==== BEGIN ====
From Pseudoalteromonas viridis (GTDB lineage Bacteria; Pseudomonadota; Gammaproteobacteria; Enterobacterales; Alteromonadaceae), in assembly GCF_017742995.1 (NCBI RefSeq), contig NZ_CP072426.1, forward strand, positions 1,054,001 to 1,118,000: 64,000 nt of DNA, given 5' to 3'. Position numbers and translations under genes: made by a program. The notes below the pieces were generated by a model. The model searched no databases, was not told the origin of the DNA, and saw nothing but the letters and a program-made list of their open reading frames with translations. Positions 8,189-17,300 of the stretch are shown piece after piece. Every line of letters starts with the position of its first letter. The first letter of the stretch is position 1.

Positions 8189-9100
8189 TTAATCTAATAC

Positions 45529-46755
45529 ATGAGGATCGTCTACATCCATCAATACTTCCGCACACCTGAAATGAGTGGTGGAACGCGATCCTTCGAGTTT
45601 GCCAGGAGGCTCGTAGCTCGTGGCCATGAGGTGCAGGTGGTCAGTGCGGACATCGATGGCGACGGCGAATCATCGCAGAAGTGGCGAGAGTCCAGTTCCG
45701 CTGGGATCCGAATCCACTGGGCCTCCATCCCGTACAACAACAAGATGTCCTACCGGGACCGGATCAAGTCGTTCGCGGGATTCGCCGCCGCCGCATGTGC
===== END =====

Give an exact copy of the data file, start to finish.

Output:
From Pseudoalteromonas viridis (GTDB lineage Bacteria; Pseudomonadota; Gammaproteobacteria; Enterobacterales; Alteromonadaceae), in assembly GCF_017742995.1 (NCBI RefSeq), contig NZ_CP072426.1, forward strand, positions 1,054,001 to 1,118,000: 64,000 nt of DNA, given 5' to 3'. Position numbers and translations under genes: made by a program. The notes below the pieces were generated by a model. The model searched no databases, was not told the origin of the DNA, and saw nothing but the letters and a program-made list of their open reading frames with translations. Positions 8,189-17,300 of the stretch are shown piece after piece. Every line of letters starts with the position of its first letter. The first letter of the stretch is position 1.

Positions 8189-9100
8189 TTAATCTAATAC

Positions 45529-46755
45529 ATGAGGATCGTCTACATCCATCAATACTTCCGCACACCTGAAATGAGTGGTGGAACGCGATCCTTCGAGTTT
45601 GCCAGGAGGCTCGTAGCTCGTGGCCATGAGGTGCAGGTGGTCAGTGCGGACATCGATGGCGACGGCGAATCATCGCAGAAGTGGCGAGAGTCCAGTTCCG
45701 CTGGGATCCGAATCCACTGGGCCTCCATCCCGTACAACAACAAGATGTCCTACCGGGACCGGATCAAGTCGTTCGCGGGATTCGCCGCCGCCGCATGTGC